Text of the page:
Where one can let the spirit go with joyous abandon, to sense the freedome of the wilderness.
The first time I remember camping and absolutely loving it, I was twenty-one years old. My significant other and I had scored a great deal on tickets to Alaska’s Kenai Peninsula from Minneapolis. As we landed and walked off the tarmac in Anchorage, I swore I could smell the ice and pristine air wafting in from the mountains of “the Last Frontier.”
Some memorable highlights:
- Happily freezing in a sleeping bag while wondering at how the sun was still up at 10pm.
- The breath-taking beauty of vast mountains and roaring rivers.
- Arriving at a river where salmon were spawning so thickly you could walk across the water. We held fishing poles and snagged salmon with bare fish hooks until we started feeling sorry for pestering them (had to throw them back per law). Also: seeing a bear lumber over to graze on salmon by the shore.
- It did not rain (on this brief weekend) – an experience that figures widely in my childhood memories of Minnesota camping. Also: not being surrounded by a swarm of mosquitos.
- Eating quite a bit of bacon cooked with a borrowed cast iron skillet, fireside.
More than a decade later, I found myself with tickets to Fairbanks, to hunt the Northern Lights. This time it was in Winter, and in the Interior, rather than Summer on the coast. We started with Anchorage, as tickets started at prices less than it would cost you to fly to many of the lower 48 states, but chose Fairbanks for its better chances of catching the Aurora Borealis. The next few blog posts will offer some samplings of the experience, with suggestions on things I learned, so you didn’t have to.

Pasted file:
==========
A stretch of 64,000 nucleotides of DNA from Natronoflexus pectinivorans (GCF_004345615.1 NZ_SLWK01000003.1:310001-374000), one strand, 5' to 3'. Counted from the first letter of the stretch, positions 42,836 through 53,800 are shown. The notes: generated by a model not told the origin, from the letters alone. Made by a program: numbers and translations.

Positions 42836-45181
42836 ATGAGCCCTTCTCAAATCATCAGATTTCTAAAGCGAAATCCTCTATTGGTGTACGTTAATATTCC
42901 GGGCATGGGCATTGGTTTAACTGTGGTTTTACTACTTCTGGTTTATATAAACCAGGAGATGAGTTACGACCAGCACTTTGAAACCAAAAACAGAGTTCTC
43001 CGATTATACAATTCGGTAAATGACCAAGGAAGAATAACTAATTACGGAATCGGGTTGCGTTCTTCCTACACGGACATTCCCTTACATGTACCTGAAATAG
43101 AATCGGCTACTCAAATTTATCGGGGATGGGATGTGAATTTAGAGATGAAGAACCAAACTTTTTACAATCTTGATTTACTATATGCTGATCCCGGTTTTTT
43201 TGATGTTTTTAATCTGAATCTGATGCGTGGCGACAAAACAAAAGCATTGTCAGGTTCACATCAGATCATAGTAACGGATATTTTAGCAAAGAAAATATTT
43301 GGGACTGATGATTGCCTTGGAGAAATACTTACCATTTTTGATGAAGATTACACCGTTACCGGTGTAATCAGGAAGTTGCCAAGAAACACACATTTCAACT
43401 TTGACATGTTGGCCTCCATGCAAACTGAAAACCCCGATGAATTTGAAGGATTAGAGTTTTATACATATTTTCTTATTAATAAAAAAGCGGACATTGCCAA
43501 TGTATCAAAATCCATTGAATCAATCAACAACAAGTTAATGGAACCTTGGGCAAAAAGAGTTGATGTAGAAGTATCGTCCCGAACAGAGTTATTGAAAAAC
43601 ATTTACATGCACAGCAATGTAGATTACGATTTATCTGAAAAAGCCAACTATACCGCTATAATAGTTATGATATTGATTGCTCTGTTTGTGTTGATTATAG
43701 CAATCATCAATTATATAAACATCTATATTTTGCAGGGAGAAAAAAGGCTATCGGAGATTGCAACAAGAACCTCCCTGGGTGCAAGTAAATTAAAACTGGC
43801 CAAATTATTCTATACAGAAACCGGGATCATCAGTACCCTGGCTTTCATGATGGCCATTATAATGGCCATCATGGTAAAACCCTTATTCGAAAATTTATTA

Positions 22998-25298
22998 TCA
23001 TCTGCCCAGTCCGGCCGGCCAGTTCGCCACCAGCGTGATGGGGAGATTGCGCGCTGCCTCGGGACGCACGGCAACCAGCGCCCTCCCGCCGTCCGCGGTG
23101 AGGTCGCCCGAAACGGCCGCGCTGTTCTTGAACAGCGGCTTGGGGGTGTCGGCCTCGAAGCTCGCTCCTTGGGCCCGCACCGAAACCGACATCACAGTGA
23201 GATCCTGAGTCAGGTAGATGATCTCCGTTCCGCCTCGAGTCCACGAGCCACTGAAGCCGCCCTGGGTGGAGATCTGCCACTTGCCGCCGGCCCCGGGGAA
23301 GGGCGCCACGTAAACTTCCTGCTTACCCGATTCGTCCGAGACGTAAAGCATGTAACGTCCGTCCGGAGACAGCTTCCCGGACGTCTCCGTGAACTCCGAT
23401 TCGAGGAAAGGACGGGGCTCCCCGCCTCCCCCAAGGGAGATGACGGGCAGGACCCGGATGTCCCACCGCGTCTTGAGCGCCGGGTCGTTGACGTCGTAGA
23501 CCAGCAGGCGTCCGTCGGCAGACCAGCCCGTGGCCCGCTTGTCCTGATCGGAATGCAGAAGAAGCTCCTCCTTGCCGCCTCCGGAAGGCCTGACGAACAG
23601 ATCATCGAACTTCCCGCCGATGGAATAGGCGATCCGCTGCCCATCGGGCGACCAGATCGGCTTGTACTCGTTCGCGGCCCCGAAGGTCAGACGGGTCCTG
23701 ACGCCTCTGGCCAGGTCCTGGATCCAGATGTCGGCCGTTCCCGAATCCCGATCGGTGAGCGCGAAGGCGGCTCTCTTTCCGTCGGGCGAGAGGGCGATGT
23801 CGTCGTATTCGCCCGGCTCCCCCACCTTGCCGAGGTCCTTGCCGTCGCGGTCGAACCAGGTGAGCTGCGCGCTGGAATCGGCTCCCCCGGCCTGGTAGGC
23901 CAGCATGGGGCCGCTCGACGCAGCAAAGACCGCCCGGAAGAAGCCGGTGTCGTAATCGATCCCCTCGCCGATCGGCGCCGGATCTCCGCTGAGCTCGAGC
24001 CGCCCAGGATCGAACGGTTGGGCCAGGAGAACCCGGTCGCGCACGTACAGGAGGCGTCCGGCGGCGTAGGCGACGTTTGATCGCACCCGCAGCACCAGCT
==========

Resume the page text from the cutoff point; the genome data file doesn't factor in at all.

Things to pack for Alaska:
Your thickest knee-high socks (think: what you’d use for snowshoeing, snowboarding, skiing or hiking)
Proper snow boots*
Hats & mitts
Swimsuit (or trunks)**
Waterproof snowshoe gear
A few of your favorite snacks, because food is kind of expensive there.***
Hand and toe warmers (or pick some up when you get there)
This is the go-to starting point on Aurora viewing, to maximize your chances: U of Alaska’s Geophysical Institute: Traveler’s Guide to Aurora Borealis
Packing pro-tip: When you are packing for cold weather: just imagine wearing all the clothes you brought, all at the same time, and if that is significantly warmer than you’d like to be, you’ll probably be okay. I even tried wearing two of my coats at once – a puffy coat under a snowboarding shell- but decided against packing it. Instead I layered a puffy vest with faux-fur hood under same snowboarding shell. Remember you can always try to layer ALL the clothes you brought. Also keep in mind: if there are other people who live where you are going, they’ll probably have stores where you can get any last minute supplies.
Other ways to get ready and excited for Alaska:
- Get in the mood for some chilly weather while working out: Boho Beautiful’s Yoga Routine in Snow Jasper National Park
- Brush up on your night photography skills: ISO 500 px.com Night Sky Photo Tutorial
- Read a book set in Alaska: Try using TripFiction.com (or see a movie set there).
*According to High Latitude Style‘s blog, there is something called bunny boots, military-grade footwear to keep you warm in sub-zero weather, also you can get “alaska jeans” lined with flannel.
**Stay tuned for more related posts!
***My flight was scheduled to get in about midnight, so I packed some DIY oatmeal my friend Jenni got me hooked on for breakfast so we could get out early the next day to explore.
Full disclosure: they did not pay for this blog post, but I am very grateful to Alaska Airlines, which delighted me by upgrading our seats to first class, and provided a tasty chicken skewer and couscous meal that was not overly heavy. Yum. Great service, swift delivery to destination.